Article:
Beyond Patriotic

When the Patriot Act was first passed, the broad acceptance of this sweeping legislation scared many in the Arab-American community. Now two years later, there is talk on both sides of the aisle of amending or repealing the Act, as coalitions form between the strangest of bedfellows --Grover Norquist's conservative Americans for Tax Reform and the ACLU, for example. A lawsuit filed in July by the ACLU and six other plaintiffs from the Arab and Muslim communities takes aim at the secret search provisions of the law and is sparking discussions of how best to rein in the Justice Department.

Based in Dearborn, Michigan -- the center of the Arab-American community -- ACCESS is one of the plaintiffs in this case. As the largest Arab-American human services and advocacy organization in the United States, we have seen the impact the Patriot Act has had on the Arab-American community. It does not matter that Ashcroft limply insists that the secret search provisions have not been used yet -- this law represents one of the most radical expansions of FBI powers we have seen since the Hoover era. But in seeing the day-to-day impact of this "war on terrorism" for Arab Americans and new Arab immigrants, we also do not want the Patriot Act to become the straw man for civil rights advocates. The danger is that we become complacent, that small victories in drawing attention to the most egregious aspects of the Patriot Act make us think we have succeeded in rolling back the excesses of this divisive domestic war.

Some of the most damaging tools of the Justice Department's targeting of Arab Americans are executive orders and administrative changes in immigration law that have largely remained under the radar screen of many lawmakers and advocates. Just one example: There are over 13,000 Arab and Muslim immigrants in deportation proceedings because of the Special Registration rules that required nationals from 22 countries to sign up with the immigration authorities. Not one of these individuals has been charged with terrorism. Most are being deported for routine immigration violations -- like not registering a change of address -- that in normal times could be rectified in hearings before immigration judges. Many of the deportees are only out of status because the INS delayed processing their forms, or even just outright lost them. Families are being separated and lives destroyed because of selective enforcement of immigration laws that have been on the books for many years -- and are being used to intimidate and deport law abiding Arab and Muslim Americans.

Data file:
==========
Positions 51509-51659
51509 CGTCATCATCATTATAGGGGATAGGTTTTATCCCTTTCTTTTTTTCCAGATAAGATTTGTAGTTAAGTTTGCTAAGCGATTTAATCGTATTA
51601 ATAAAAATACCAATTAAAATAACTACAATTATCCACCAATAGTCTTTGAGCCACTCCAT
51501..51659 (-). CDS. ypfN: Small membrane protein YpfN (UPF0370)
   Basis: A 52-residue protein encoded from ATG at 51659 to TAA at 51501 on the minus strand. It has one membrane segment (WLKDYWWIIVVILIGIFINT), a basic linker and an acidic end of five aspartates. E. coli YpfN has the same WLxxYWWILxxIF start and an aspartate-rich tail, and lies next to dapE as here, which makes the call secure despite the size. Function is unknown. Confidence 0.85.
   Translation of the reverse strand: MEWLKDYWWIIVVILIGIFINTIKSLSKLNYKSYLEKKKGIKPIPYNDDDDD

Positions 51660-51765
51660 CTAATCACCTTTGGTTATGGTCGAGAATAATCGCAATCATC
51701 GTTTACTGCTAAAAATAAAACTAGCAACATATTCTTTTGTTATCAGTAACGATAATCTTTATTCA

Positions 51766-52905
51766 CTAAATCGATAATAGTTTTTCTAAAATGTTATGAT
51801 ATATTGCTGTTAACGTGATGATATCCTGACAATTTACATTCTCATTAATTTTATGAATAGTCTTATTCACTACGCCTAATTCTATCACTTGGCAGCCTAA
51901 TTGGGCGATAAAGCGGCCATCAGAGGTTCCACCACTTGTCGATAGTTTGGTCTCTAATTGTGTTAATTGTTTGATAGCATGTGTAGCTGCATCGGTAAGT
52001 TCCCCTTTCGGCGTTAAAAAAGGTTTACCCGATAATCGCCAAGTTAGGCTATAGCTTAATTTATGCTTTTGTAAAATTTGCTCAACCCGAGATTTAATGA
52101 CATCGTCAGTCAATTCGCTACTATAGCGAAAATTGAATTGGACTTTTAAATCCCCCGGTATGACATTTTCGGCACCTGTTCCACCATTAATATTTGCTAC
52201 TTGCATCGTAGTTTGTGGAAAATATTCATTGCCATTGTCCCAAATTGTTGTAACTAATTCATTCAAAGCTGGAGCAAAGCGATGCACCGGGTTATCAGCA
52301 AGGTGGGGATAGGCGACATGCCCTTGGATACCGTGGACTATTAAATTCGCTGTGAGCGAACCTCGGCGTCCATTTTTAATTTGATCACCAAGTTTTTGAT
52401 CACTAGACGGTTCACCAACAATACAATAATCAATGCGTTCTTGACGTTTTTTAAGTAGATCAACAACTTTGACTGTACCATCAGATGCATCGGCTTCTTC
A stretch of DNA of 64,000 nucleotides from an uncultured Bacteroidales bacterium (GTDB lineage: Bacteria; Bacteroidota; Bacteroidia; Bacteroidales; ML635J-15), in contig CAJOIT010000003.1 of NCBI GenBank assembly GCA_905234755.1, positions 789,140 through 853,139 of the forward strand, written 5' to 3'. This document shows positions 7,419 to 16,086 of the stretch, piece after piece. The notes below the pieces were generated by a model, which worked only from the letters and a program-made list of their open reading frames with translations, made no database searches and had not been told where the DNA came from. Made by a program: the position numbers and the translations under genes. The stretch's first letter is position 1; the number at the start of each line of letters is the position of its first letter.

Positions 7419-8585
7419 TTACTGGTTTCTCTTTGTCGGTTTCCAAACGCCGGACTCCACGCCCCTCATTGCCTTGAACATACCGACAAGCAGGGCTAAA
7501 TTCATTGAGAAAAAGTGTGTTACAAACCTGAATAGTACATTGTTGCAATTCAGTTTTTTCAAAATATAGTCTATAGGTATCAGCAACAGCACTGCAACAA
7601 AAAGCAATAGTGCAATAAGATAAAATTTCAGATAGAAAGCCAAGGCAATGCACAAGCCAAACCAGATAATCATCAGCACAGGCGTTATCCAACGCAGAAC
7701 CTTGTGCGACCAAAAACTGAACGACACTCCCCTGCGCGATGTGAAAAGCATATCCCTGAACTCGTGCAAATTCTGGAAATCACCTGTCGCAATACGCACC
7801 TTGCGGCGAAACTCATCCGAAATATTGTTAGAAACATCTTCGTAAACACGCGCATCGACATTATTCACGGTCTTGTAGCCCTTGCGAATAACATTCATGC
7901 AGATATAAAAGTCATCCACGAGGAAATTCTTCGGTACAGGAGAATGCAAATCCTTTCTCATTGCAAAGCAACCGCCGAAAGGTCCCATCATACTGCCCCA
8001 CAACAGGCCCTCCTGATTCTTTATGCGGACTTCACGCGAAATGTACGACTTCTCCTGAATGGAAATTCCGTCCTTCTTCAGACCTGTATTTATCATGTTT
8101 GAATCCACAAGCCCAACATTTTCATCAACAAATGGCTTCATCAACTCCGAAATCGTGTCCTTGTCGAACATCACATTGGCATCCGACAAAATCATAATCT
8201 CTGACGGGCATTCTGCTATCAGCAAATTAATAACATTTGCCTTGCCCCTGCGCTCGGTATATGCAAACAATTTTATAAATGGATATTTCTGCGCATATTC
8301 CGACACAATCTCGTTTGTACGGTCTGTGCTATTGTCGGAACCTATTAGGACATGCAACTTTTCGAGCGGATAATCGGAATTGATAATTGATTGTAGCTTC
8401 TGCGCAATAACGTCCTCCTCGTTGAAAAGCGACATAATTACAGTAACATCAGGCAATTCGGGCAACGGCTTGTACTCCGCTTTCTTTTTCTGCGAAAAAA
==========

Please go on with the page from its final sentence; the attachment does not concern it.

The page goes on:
Fear and confusion are pervasive in the Arab-American community today. We see people too afraid to step forward when they are harassed on the job or fired, when they are denied housing because of their last names or when a family member is picked up by immigration authorities and detained in another state -- too far away for the family to visit -- on evidence that remains secret to both detainee and lawyers alike. We hear anecdotal evidence in Dearborn and in other Arab-American communities that some Arab immigrants have just opted to return to the Middle East because they no longer feel welcome here, despite the fact that they have made their lives here as law abiding Americans.

The Bush administration's divisive tactics have not succeeded in quelling the ongoing struggle for civil rights and due process in post-9/11 America. We find cause for optimism in the emerging alliances that have formed across communities of color, immigrant groups and civil rights advocates. Japanese Americans have been courageous in drawing parallels between our current climate and one of the most shameful periods of our history -- the internment of over 110,000 Japanese Americans during the second World War. After 9/11, media assessments of the backlash against Arab Americans had the self-assured tone that we could never respond with such internments, such scapegoating, again. Arab Americans now see that there are different ways of achieving the same results as internment: through secret arrests and unlimited detentions, through deportation on the mere suspicion of wrongdoing (no proof necessary) and through the creation of such a climate of fear that law-abiding immigrants are beginning to leave this country worried that they may be targeted next. We need to make sure that our work against the Patriot Act does not lose sight of the stark realities Arab Americans face everyday.

Karen Rignall is the National Outreach Director for ACCESS, an Arab-American human services and advocacy organization located in Dearborn, Michigan.

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